Largest rise to benefits in nine years to occur
Beneficiaries are set to receive an increase in benefits more in line with the rise of the minimum wage.
Main benefits will increase by over three per cent, instead of 1.66 per cent, on 1 April with the government’s decision to annually adjust benefit rates to increases in the average wage.
Around 310,000 families will be better off following this change says Social Development Minister Carmel Sepuloni.
The move to index main benefits to increases in the average wage is fairer for those needing help, she says.
“This is the largest increase outside of one-off adjustments in nine years.
“We take a similar approach to adjusting superannuation, so it’s fairer, more consistent, and will help reduce poverty amongst our most vulnerable.
“Adjusting rates to increases in the average wage ensures we share the benefits of a strengthening economy, and means those on benefits don’t fall further behind.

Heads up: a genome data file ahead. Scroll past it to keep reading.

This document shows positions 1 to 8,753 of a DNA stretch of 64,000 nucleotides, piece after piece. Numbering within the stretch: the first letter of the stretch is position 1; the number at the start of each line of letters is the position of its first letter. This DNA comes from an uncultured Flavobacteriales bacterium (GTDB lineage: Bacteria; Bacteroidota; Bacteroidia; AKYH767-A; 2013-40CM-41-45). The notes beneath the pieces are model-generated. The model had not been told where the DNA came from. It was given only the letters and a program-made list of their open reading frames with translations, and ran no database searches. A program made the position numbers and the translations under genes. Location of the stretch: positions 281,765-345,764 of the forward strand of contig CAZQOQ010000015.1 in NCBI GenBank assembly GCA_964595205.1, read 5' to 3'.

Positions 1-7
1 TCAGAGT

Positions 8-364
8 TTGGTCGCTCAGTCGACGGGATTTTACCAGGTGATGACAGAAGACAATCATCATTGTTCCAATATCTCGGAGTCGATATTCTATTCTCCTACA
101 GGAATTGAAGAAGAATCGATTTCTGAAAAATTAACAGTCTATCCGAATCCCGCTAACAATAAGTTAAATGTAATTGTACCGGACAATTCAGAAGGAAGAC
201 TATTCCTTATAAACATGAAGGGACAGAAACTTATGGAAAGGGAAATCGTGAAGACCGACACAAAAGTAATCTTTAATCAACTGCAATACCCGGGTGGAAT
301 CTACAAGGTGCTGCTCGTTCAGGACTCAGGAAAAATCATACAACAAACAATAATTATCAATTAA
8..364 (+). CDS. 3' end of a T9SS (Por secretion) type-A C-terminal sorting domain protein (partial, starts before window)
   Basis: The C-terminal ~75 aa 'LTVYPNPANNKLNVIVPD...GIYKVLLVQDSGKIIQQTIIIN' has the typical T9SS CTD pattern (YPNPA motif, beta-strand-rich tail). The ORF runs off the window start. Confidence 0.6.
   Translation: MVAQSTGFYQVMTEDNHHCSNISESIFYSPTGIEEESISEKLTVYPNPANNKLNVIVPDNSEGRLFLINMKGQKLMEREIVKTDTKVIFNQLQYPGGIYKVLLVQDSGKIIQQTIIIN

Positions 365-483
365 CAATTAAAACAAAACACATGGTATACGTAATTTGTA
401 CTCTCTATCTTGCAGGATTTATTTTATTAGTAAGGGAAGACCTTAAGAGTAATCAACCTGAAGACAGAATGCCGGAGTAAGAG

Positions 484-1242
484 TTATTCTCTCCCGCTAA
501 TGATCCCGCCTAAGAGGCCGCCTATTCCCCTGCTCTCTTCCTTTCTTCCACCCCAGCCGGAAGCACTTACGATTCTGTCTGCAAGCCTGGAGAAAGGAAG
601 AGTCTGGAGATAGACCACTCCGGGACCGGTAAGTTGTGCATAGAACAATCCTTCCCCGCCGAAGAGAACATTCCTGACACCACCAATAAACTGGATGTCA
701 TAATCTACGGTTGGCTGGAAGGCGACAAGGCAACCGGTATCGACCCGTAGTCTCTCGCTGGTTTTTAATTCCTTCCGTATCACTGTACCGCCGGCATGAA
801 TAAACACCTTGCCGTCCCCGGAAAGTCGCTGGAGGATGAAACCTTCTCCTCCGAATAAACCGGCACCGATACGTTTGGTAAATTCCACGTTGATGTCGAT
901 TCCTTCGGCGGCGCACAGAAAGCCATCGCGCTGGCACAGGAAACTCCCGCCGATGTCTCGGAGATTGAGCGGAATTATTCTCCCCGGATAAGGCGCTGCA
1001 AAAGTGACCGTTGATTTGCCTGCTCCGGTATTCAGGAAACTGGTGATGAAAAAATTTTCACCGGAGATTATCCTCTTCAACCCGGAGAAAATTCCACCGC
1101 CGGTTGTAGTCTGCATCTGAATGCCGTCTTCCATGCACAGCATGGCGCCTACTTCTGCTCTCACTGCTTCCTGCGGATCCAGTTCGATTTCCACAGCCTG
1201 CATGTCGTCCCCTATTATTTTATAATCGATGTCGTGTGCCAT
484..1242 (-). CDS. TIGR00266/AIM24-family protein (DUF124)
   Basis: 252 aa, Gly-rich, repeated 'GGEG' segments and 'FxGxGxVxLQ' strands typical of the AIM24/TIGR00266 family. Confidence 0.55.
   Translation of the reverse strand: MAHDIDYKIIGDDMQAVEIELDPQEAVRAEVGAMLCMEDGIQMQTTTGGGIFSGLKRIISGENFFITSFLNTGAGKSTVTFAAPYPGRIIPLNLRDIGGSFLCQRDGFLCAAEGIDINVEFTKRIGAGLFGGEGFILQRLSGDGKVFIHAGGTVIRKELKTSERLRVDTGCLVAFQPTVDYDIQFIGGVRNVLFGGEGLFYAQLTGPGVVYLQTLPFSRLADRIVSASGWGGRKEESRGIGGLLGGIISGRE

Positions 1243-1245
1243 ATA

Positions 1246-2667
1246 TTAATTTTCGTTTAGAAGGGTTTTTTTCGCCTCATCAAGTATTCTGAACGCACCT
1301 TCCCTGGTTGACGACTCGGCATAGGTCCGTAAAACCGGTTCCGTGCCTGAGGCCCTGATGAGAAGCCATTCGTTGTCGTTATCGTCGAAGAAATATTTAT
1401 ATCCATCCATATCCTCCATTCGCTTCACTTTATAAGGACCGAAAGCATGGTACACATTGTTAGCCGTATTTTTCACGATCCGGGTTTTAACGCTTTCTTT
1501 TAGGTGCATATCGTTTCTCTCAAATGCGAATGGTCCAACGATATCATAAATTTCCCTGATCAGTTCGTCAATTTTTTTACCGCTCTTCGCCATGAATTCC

“Sole parents rate of benefit will increase by $10.48 per week because of the change. Under the previous system, they would only receive an increase of $5.64 per week.
“This is also the first of four years that income abatement thresholds will be increased in line with movement in the minimum wage, removing a disincentive to work.
“Simply put, if we are expecting people to become independent and find sustainable employment, discouraging them from taking additional work on offer simply doesn’t make sense. We’ve fixed that.
“So as of April 1, these changes mean a sole parent will be able to earn $115 of other income per week before their benefit begins to reduce, instead of $100.
“These changes are an important step forward in helping New Zealanders out of the poverty trap. At budget time I said that it is time for change, this government is delivering.”
Main benefits include, the emergency benefit, grandparented rates of domestic purpose benefit for solo parents and the widow’s benefit, jobseeker support (including student hardship rates), sole parent support, supported living payment and the youth payment or young parent payment.